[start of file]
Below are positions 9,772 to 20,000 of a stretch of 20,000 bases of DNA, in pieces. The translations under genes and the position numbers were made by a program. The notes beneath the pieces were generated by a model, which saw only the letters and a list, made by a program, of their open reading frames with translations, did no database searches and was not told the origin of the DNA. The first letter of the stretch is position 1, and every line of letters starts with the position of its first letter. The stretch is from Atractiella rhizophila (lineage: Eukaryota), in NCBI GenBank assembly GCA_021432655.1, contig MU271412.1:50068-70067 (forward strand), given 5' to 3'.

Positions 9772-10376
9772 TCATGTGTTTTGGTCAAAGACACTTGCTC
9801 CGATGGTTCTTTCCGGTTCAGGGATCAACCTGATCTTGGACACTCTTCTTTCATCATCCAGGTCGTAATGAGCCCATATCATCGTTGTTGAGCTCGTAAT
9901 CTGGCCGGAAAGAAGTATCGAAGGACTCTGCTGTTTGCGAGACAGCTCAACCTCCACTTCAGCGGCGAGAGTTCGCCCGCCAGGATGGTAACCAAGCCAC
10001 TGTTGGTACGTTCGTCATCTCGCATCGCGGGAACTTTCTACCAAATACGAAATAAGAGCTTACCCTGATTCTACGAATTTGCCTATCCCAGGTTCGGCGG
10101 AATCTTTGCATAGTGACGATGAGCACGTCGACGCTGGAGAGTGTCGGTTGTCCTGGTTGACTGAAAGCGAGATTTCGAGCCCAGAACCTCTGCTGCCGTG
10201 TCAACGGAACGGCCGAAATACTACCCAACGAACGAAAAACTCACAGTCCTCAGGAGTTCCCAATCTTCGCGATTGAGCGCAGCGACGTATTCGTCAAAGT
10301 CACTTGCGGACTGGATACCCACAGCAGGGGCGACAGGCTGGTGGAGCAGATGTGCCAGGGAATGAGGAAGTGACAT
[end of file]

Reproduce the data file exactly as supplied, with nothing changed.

Below are positions 9,772 to 20,000 of a stretch of 20,000 bases of DNA, in pieces. The translations under genes and the position numbers were made by a program. The notes beneath the pieces were generated by a model, which saw only the letters and a list, made by a program, of their open reading frames with translations, did no database searches and was not told the origin of the DNA. The first letter of the stretch is position 1, and every line of letters starts with the position of its first letter. The stretch is from Atractiella rhizophila (lineage: Eukaryota), in NCBI GenBank assembly GCA_021432655.1, contig MU271412.1:50068-70067 (forward strand), given 5' to 3'.

Positions 9772-10376
9772 TCATGTGTTTTGGTCAAAGACACTTGCTC
9801 CGATGGTTCTTTCCGGTTCAGGGATCAACCTGATCTTGGACACTCTTCTTTCATCATCCAGGTCGTAATGAGCCCATATCATCGTTGTTGAGCTCGTAAT
9901 CTGGCCGGAAAGAAGTATCGAAGGACTCTGCTGTTTGCGAGACAGCTCAACCTCCACTTCAGCGGCGAGAGTTCGCCCGCCAGGATGGTAACCAAGCCAC
10001 TGTTGGTACGTTCGTCATCTCGCATCGCGGGAACTTTCTACCAAATACGAAATAAGAGCTTACCCTGATTCTACGAATTTGCCTATCCCAGGTTCGGCGG
10101 AATCTTTGCATAGTGACGATGAGCACGTCGACGCTGGAGAGTGTCGGTTGTCCTGGTTGACTGAAAGCGAGATTTCGAGCCCAGAACCTCTGCTGCCGTG
10201 TCAACGGAACGGCCGAAATACTACCCAACGAACGAAAAACTCACAGTCCTCAGGAGTTCCCAATCTTCGCGATTGAGCGCAGCGACGTATTCGTCAAAGT
10301 CACTTGCGGACTGGATACCCACAGCAGGGGCGACAGGCTGGTGGAGCAGATGTGCCAGGGAATGAGGAAGTGACAT